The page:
Behav Res Methods Instrum Comput. 2003; 35: 1-10
        • Edington E.S.
        Randomized single-subject experimental designs.
        Behav Res Ther. 1996; 34: 567-574
        • Glass G.V.
        • Willson V.L.
        • Gottman J.M.
        Design and analysis of time-series experiments.
        Colorado Associated Univ Pr, Boulder1975
        • Harrop J.W.
        • Velicer W.F.
        A comparison of alternative approaches to the analysis of interrupted time-series.
        Multivariate Behav Res. 1985; 20: 27-44
        • Hayes S.C.
        Single case experimental design and empirical clinical practice.
        J Consult Clin Psych. 1981; 49: 193-211
        • Kazdin A.E.
        Single-case research designs in clinical child-psychiatry.
        J Am Acad Child Adolesc Psychiatry. 1983; 22: 423-432
        • Ottenbacher K.J.
        Analysis of data in idiographic research.
        Am J Phys Med Rehabil. 1992; 71: 202-208
        • Manolov R.
        • Solanas A.
        Comparing N = 1 effect size indices in presence of autocorrelation.
        Behav Modif. 2008; 32: 860-875
        • Manolov R.
        • Solanas A.
        • Leiva D.
        Comparing “visual” effect size indices for single-case designs.
        Methodology: Eur J Res Method Behav Soc Sci. 2010; 6: 49-58
        • Sackett D.L.
        • Rosenberg W.M.
        • Gray J.A.
        • Haynes R.B.
        • Richardson W.S.
        Evidence based medicine: what it is and what it isn't.
        BMJ. 1996; 312: 71-72
        • Barlow D.H.
        • Hersen M.
        Single case experimental designs: strategies for studying behavior change.
        Pergamon Pr, New York1984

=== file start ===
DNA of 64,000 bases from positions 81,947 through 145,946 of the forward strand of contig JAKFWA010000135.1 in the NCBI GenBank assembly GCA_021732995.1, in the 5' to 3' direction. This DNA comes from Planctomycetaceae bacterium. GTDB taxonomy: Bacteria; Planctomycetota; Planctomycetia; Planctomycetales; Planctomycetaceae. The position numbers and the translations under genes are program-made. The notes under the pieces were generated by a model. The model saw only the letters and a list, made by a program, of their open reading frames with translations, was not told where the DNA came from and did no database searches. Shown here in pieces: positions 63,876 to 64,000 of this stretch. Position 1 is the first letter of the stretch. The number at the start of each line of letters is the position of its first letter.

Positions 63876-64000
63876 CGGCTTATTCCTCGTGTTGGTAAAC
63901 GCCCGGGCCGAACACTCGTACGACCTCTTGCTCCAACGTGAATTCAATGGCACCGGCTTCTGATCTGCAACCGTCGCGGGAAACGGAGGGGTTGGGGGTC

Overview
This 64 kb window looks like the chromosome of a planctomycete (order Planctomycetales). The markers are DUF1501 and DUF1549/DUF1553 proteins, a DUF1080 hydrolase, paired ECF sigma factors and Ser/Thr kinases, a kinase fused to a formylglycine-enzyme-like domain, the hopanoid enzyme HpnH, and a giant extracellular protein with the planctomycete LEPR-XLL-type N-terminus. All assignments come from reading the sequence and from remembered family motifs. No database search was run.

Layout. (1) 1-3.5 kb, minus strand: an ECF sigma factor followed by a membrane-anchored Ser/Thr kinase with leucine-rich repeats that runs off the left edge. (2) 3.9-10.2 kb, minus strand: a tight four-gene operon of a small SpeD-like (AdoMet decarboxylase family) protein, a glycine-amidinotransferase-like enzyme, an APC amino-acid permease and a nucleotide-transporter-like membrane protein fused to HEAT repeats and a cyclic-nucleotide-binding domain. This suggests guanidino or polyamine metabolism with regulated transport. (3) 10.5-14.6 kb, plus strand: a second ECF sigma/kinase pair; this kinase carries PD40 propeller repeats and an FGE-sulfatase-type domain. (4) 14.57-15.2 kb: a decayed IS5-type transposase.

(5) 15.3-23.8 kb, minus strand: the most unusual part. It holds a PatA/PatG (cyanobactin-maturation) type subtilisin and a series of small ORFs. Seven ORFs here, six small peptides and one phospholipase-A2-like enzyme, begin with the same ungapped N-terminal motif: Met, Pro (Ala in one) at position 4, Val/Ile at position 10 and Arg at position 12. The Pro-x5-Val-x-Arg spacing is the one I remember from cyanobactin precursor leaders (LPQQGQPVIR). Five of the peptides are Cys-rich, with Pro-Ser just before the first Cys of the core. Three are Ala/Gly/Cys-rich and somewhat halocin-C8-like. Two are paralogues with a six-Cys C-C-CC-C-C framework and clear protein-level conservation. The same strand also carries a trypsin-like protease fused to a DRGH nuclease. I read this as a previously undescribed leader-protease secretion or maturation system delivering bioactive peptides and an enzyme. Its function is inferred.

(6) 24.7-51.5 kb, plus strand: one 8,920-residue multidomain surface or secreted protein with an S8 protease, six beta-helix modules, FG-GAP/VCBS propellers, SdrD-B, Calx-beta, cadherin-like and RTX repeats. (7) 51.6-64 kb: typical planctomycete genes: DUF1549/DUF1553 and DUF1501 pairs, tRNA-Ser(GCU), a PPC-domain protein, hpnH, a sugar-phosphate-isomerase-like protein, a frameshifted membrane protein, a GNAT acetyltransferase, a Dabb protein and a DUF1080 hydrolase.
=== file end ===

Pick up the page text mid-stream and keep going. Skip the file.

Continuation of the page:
• Gabler N.B.
        • Duan N.
        • Vohra S.
        • Kravitz R.L.
        N-of-1 trials in the medical literature: a systematic review.
        Med Care. 2011; 49: 761-768
        • Koch L.C.
        • Schultz J.C.
        • Kontosh L.G.
        • Conyers L.M.
        Rehabilitation research in the 21st century: concerns and potential solutions.
        Rehabil Educ. 2006; 20: 7-19
        • Lipsey M.W.
        • Wilson D.B.
        Practical meta-analysis.
        Sage, Thousand Oaks2001
        • Johnston M.V.
        • Dijkers M.P.
        Toward improved evidence standards and methods for rehabilitation: recommendations and challenges.
        Arch Phys Med Rehabil. 2012; 93: S185-S199
        • Whyte J.
        • Barrett A.M.
        Advancing the evidence base of rehabilitation treatments: a developmental approach.
        Arch Phys Med Rehabil. 2012; 93: S101-S110

      Linked Article

      • Correction
        Archives of Physical Medicine and RehabilitationVol. 93Issue 12
        • Preview
          The article, Graham JE, Karmarkar AM, Ottenbacher KJ. Small sample research designs for evidence-based rehabilitation: issues and methods. Arch Phys Med Rehabil 2012;93:S111-6, was mistakenly published online as an uncorrected proof in May 2012. The article was embargoed to publish as a special communication with all other content for the August 2012 Archives of Physical Medicine and Rehabilitation supplemental issue (August 2012; Vol 93, No. 8, Suppl 2). In an attempt to remove the article from online publication and remedy the publishing error, the publisher erroneously retracted the article.
        • Full-Text
        • PDF